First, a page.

Glycyrrhiza glabra (and several other species, some dangerous) true licorice, and sweet licorice.
Licorice root is one of the most widely used herbs worldwide. It was used by the Egyptians as a flavoring for a drink called Mai-sus, and large quantities were found in the tomb of King Tut for his trip into the afterlife. Dioscides, when traveling with Alexander the Great, recommended that his troops carry and use licorice to help with stamina for long marches, as well as for thirst in areas of drought. In the middle ages it was taken to alleviate the negative effects of highly spicy food or overcooked food. It was also used for flavoring tobacco, and as a foaming agent in fire extinguishers and beer. An astonishing number of Chinese herbal formulas (over 5,000) use licorice to sweeten teas and to "Harmonize" contrasting herbs.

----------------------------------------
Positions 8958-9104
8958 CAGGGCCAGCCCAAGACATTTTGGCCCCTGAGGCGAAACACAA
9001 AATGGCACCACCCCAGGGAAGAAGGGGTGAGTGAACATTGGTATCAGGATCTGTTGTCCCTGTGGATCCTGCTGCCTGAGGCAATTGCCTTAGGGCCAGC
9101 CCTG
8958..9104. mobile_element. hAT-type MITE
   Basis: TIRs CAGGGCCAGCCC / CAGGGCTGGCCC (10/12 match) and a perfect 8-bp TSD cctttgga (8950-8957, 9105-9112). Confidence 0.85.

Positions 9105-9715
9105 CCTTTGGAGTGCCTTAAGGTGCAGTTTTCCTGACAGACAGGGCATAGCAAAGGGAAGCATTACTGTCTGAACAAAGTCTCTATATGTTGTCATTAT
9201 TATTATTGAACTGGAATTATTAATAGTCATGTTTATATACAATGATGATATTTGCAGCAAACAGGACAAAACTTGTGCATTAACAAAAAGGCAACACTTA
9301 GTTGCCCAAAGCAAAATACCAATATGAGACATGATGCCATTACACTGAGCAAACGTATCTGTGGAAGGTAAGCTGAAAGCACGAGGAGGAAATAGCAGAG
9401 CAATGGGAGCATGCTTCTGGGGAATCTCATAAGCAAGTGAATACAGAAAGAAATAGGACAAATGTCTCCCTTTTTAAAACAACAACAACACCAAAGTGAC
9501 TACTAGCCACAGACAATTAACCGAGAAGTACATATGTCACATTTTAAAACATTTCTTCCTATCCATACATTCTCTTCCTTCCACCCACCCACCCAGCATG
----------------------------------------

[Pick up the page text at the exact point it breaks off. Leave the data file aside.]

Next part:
Don't use licorice if you have high blood pressure, and don't use licorice if you eat a meat and potatoes diet. Your body needs potassium from fruit and vegetables to compensate for the excretion of potassium stimulated by licorice. If you use steroids or an asthma inhaler, licorice will increase both the effectiveness of the drug and the severity of its side effects. Its long term use is not recommended, and it is not recommended for use by pregnant women. May cause stomach upset if taken in large quantities.
Teas, tinctures, and in encapsulations.
This information has not been evaluated by the Food and Drug Administration. It is not intended to diagnose, treat, cure, or prevent any disease. These food products may be beneficial for supporting optimal health.
For educational purposes only.
Capsules available upon request.